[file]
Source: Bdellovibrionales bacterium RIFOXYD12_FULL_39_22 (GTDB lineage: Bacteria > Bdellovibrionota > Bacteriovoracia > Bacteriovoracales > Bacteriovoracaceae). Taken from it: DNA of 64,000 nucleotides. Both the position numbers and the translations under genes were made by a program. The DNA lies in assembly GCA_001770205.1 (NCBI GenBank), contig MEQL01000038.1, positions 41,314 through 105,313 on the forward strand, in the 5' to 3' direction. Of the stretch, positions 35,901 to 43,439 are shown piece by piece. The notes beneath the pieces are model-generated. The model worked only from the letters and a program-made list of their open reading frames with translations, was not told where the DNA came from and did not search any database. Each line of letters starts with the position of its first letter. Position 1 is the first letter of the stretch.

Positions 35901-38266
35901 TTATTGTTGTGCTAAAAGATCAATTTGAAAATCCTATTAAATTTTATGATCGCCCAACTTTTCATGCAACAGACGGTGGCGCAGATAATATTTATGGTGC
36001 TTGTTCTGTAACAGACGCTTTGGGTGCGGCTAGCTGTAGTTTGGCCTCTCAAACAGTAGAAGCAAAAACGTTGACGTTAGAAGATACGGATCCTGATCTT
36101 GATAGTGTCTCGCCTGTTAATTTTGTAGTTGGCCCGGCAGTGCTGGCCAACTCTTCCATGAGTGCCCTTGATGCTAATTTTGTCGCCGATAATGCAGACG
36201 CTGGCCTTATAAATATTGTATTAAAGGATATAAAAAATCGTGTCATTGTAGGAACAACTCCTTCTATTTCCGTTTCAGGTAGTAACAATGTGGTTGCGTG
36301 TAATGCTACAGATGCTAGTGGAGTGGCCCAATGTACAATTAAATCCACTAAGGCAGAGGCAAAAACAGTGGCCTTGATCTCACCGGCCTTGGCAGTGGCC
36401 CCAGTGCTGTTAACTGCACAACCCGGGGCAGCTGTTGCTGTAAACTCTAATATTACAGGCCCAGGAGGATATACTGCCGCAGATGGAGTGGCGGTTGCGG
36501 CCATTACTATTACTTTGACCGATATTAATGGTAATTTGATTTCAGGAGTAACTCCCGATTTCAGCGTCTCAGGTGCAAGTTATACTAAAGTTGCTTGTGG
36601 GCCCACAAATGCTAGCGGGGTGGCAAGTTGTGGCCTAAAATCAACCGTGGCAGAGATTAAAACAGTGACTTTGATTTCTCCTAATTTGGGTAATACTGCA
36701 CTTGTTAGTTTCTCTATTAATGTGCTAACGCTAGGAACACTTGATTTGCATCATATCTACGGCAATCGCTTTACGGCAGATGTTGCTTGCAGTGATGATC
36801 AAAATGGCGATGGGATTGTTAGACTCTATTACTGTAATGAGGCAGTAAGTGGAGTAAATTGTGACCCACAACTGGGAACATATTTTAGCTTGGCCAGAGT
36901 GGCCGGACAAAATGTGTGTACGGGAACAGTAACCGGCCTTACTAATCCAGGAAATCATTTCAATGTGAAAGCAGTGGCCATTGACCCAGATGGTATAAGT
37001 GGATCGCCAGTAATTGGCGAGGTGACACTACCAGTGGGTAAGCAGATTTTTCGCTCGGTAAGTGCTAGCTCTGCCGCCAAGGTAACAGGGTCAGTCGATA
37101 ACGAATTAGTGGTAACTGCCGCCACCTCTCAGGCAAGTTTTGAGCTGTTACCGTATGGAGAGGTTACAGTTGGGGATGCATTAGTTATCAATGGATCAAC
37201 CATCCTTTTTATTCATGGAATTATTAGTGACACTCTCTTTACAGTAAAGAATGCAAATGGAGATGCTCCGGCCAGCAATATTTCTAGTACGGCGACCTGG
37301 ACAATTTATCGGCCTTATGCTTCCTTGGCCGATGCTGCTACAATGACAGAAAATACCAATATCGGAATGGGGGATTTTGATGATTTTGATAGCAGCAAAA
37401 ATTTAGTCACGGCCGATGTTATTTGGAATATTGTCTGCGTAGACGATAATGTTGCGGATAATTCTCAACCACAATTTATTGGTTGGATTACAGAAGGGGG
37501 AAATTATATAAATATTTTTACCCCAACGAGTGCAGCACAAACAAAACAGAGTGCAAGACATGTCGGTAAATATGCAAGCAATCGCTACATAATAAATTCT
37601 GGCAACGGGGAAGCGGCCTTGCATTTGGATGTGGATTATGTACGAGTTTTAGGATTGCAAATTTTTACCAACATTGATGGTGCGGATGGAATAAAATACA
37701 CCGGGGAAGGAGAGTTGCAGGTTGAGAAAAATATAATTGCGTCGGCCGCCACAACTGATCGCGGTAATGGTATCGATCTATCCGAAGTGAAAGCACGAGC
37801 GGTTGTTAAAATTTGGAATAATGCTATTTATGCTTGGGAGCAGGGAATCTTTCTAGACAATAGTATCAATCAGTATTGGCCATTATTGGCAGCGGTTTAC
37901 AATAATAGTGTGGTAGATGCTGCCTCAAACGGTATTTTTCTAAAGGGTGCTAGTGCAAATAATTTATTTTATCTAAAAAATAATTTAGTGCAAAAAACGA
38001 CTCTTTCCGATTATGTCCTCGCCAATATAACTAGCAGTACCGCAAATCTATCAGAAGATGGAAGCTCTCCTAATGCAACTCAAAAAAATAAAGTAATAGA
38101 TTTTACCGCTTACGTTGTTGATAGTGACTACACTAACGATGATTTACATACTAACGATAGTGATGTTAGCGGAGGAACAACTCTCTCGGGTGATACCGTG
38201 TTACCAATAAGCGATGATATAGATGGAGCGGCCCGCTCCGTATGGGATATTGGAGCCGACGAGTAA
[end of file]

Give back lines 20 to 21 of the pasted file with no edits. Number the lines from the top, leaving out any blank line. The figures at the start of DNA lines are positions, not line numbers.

37601 GGCAACGGGGAAGCGGCCTTGCATTTGGATGTGGATTATGTACGAGTTTTAGGATTGCAAATTTTTACCAACATTGATGGTGCGGATGGAATAAAATACA
37701 CCGGGGAAGGAGAGTTGCAGGTTGAGAAAAATATAATTGCGTCGGCCGCCACAACTGATCGCGGTAATGGTATCGATCTATCCGAAGTGAAAGCACGAGC